What is ACE?
The ACE (Autism Center of Excellence) Program was created to consolidate the disparate approaches to autism research. ACE research centers, collaborative teams at a central facility, other ACE research networks, as well as researchers collaborating from multiple facilities will work with their teams to address a specific question regarding possible causes and treatments for ASDs.
Our ACE Network at UVA aims to answer why four times as many boys are diagnosed with ASD than girls.
We know that early autism diagnosis leads to the best quality of life, but most children are not diagnosed until at least age 3. Many people -- especially girls -- never even receive this life-changing diagnosis. Even after decades of research, the causes of autism remain a mystery, and diagnosis and treatment rely on observing a person’s behaviors.
Our scientific process consists of:
- Identifying sex differences in brain development in chrildren with Autism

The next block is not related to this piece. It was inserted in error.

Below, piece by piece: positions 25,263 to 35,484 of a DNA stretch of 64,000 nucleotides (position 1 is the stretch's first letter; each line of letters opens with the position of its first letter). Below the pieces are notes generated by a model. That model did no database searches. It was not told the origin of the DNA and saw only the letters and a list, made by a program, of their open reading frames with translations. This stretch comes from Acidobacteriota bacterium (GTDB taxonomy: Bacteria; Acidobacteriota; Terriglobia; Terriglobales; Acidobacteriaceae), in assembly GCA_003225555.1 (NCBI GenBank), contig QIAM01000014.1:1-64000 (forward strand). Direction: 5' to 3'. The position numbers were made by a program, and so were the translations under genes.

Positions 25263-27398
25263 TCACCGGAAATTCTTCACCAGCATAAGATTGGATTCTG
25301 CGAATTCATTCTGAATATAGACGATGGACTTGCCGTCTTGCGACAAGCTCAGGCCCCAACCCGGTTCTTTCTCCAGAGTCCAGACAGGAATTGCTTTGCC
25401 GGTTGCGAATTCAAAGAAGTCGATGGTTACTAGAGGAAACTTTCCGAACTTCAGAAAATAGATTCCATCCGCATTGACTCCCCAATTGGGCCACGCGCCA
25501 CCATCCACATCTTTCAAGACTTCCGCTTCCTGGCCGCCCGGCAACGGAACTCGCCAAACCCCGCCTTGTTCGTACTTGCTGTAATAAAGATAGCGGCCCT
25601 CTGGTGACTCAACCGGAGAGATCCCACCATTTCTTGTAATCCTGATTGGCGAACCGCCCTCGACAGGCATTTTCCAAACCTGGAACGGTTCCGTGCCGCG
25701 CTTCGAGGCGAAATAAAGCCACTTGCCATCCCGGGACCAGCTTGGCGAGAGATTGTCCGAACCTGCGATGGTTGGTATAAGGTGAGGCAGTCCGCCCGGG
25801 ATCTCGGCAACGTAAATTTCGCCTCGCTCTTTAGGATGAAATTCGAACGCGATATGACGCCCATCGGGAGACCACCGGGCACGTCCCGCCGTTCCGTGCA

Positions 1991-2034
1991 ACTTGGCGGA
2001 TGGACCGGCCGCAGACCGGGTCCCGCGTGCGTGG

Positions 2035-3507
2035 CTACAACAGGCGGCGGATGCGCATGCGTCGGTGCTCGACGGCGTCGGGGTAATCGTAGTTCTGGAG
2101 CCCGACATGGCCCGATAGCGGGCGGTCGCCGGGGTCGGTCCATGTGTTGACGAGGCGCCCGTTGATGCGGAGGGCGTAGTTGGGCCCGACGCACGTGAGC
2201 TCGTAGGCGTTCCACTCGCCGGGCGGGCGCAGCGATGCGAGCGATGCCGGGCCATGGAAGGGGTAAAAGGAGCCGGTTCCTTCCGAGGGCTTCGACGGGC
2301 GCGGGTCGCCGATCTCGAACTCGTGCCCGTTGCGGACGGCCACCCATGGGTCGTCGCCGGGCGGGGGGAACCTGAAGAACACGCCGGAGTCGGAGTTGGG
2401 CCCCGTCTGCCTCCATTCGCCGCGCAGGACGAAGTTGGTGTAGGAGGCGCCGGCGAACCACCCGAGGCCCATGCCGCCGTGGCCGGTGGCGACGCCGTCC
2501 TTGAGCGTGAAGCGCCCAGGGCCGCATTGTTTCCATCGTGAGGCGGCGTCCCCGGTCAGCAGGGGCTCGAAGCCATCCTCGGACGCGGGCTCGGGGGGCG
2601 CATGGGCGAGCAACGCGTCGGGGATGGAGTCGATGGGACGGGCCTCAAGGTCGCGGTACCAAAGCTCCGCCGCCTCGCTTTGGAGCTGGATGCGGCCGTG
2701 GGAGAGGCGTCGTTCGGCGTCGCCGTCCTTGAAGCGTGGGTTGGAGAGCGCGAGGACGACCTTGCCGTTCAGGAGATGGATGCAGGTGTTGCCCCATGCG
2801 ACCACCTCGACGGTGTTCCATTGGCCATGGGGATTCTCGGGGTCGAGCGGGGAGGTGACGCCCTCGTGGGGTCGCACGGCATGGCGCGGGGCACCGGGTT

- Linking gene variations with degree of brain abnormalities
- Using brain findings to predict children’s outcomes in adolescence and young adulthood
- Validate findings via collaboration with people with ASD
At UVA, we have a vision for tomorrow where people with autism are empowered, families are strengthened, and communities are transformed. The multidisciplinary approach of our research allows broad application to all aspects of the necessities required to lead a fulfilling life, ranging from those affected to their families.
Our ACE Network is a research initiative under the University of Virginia Brain Institute, a leader in interdisciplinary neuroscience.
National Institutes of Mental Health, "Multimodal Neurogenetics of Females with Autism" (R01MH100028, PI: Pelphrey, Kevin) – Autism Center of Excellence Grant.
NIH, "Parsing ASD Heterogeneity: Neuroendophenotypes of Social Attention and Sensory Responsivity" (R01MH117982, PIs: Dapretto, Mirella & Pelphrey, Kevin).
Autism Science Foundation, "Exploring Oxytocin as a Mechanism for Sex-Related Differences in Brain Structure in Autism" (PI: Jack, Allison).
Autism Speaks Postdoctoral Fellowship award, “Transition to adulthood and factors impacting well-being in women with autism” (POID 11808) (PI: McQuaid, Goldie).